Next to my 180-year-old house, I have a beautiful old ash tree that graces the yard. The tree is twice the height of my house and the trunk is wide, 45 inches in girth, but it is not the size that impresses me. Rather, I am awed by the thick limbs that bend and twist with character, limbs that reach out like open arms, ready to embrace. For years, my family had a swing attached to a lower limb, and the children would sway back and forth beneath the shade of this grand tree. At times, we hung bird feeders on it and bird houses too; they provided us with a lively view. We watched squirrels climb the tree, leaving large, leafy nests up high. The ash hosted wildlife and shaded my home. Throughout the years, it has comforted me, but now I worry about it; the old ash tree is in danger.
Locally, we are facing an infestation of the emerald ash borer, an insect that quickly destroys every ash tree in its path. My neighbors have already had ash trees die. I have eleven ashes on my property, all at risk. I am concerned about all of them, but the ash that I care about most is the one with character that I admire every day from my kitchen window. What could I do to save it?
For the past few years, as the infestation of the emerald ash borer approached my area, I had an arborist inject insecticide into the soil around the ash. The roots supposedly soaked up the insecticide to prevent the emerald ash borer from doing harm, but the arborist has warned me that this treatment is not very effective any more. Now I need a more aggressive treatment: a different insecticide will be injected directly into the trunk. The treatment will begin as soon as the leaves emerge. The treatment is expensive, and it needs to be done every two years for the next decade, but I love the old tree and I’ll go to such lengths to save it.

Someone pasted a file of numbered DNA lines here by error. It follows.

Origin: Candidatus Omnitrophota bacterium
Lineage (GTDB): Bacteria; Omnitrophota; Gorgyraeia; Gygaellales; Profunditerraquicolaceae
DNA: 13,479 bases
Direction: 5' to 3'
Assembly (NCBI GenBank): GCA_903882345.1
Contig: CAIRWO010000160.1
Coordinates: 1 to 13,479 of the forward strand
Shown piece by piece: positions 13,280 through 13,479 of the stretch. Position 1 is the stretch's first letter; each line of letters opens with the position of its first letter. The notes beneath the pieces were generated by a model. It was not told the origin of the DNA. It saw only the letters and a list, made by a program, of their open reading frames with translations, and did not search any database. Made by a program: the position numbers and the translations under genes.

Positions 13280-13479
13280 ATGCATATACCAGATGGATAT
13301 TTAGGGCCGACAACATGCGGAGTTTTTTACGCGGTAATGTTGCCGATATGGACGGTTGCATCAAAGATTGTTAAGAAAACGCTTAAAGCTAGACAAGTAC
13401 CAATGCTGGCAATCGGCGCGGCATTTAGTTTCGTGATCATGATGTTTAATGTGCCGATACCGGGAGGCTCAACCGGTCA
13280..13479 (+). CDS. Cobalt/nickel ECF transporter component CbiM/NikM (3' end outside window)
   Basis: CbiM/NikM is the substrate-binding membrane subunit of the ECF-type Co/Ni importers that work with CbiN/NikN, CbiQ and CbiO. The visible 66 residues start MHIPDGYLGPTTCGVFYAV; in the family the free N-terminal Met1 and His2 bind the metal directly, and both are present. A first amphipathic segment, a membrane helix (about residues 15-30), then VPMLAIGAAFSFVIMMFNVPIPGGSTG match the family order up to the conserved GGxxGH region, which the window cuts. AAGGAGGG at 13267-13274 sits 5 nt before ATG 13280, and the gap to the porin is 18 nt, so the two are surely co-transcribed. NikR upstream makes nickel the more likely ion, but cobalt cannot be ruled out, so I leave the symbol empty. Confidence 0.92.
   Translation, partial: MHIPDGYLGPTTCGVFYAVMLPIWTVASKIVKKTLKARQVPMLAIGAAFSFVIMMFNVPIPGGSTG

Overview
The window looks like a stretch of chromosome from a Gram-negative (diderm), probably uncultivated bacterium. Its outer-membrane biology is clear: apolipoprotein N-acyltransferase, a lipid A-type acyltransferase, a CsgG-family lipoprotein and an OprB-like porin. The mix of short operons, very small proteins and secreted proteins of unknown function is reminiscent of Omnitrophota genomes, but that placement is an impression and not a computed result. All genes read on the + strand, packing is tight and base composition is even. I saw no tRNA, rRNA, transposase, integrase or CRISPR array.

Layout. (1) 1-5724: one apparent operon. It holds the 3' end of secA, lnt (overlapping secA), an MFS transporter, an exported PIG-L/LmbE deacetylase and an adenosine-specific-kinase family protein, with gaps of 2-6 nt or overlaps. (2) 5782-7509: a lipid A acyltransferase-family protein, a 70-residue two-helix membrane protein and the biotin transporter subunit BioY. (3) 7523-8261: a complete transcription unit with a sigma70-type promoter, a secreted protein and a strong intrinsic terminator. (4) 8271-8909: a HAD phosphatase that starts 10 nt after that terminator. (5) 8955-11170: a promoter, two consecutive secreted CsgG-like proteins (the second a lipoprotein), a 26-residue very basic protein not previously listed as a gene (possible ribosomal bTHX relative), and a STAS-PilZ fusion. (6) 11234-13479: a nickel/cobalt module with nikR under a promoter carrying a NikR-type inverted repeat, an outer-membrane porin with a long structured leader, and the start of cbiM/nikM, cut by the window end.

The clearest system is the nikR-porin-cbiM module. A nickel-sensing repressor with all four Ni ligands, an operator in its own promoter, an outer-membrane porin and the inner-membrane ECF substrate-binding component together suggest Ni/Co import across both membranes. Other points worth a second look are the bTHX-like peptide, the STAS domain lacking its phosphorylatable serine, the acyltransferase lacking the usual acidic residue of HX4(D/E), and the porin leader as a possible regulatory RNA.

This spring, I am anxiously waiting for the tree to leaf out — it produces leaves much later than the other trees in my yard. It is only then that I’ll be able to see how much damage has already been done by the emerald ash borer; those branches will die, starting from the top of the tree. When I see leaves or dead wood, I’ll learn whether the tree can be rescued at all.
The old ash tree currently stands with bare branches, and it looks stark against the backdrop of the deep green lawn, the golden forsythia, the purple-pink red bud tree, and the pale green maple leaves. I can only hope that the old ash won’t remain a dark silhouette forever due to the emerald ash borer. I aim to save the beloved tree.